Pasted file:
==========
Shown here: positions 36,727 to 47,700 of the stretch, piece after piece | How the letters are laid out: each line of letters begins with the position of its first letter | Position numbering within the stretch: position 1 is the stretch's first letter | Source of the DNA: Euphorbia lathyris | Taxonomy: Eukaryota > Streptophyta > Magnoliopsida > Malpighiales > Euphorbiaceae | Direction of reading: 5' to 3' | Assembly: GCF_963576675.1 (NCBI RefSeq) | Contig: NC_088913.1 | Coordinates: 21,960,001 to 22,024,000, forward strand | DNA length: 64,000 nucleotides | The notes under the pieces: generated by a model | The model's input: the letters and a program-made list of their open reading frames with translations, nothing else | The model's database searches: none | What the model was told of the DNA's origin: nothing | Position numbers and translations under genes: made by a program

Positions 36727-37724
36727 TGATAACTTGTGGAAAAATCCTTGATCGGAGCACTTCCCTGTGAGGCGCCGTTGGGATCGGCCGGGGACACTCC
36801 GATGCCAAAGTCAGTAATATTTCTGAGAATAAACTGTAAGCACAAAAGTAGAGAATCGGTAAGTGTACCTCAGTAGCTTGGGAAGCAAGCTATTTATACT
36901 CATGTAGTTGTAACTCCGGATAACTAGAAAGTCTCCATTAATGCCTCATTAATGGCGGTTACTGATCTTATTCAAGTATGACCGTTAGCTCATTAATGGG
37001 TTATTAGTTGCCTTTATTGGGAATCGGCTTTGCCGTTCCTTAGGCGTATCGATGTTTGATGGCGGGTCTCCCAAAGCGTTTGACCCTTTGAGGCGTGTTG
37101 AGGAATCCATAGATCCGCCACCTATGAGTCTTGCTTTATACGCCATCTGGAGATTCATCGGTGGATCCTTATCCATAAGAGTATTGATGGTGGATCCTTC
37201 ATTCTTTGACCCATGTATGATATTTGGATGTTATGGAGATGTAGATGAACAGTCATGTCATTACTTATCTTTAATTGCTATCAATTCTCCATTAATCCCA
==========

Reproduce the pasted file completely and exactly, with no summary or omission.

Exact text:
Shown here: positions 36,727 to 47,700 of the stretch, piece after piece | How the letters are laid out: each line of letters begins with the position of its first letter | Position numbering within the stretch: position 1 is the stretch's first letter | Source of the DNA: Euphorbia lathyris | Taxonomy: Eukaryota > Streptophyta > Magnoliopsida > Malpighiales > Euphorbiaceae | Direction of reading: 5' to 3' | Assembly: GCF_963576675.1 (NCBI RefSeq) | Contig: NC_088913.1 | Coordinates: 21,960,001 to 22,024,000, forward strand | DNA length: 64,000 nucleotides | The notes under the pieces: generated by a model | The model's input: the letters and a program-made list of their open reading frames with translations, nothing else | The model's database searches: none | What the model was told of the DNA's origin: nothing | Position numbers and translations under genes: made by a program

Positions 36727-37724
36727 TGATAACTTGTGGAAAAATCCTTGATCGGAGCACTTCCCTGTGAGGCGCCGTTGGGATCGGCCGGGGACACTCC
36801 GATGCCAAAGTCAGTAATATTTCTGAGAATAAACTGTAAGCACAAAAGTAGAGAATCGGTAAGTGTACCTCAGTAGCTTGGGAAGCAAGCTATTTATACT
36901 CATGTAGTTGTAACTCCGGATAACTAGAAAGTCTCCATTAATGCCTCATTAATGGCGGTTACTGATCTTATTCAAGTATGACCGTTAGCTCATTAATGGG
37001 TTATTAGTTGCCTTTATTGGGAATCGGCTTTGCCGTTCCTTAGGCGTATCGATGTTTGATGGCGGGTCTCCCAAAGCGTTTGACCCTTTGAGGCGTGTTG
37101 AGGAATCCATAGATCCGCCACCTATGAGTCTTGCTTTATACGCCATCTGGAGATTCATCGGTGGATCCTTATCCATAAGAGTATTGATGGTGGATCCTTC
37201 ATTCTTTGACCCATGTATGATATTTGGATGTTATGGAGATGTAGATGAACAGTCATGTCATTACTTATCTTTAATTGCTATCAATTCTCCATTAATCCCA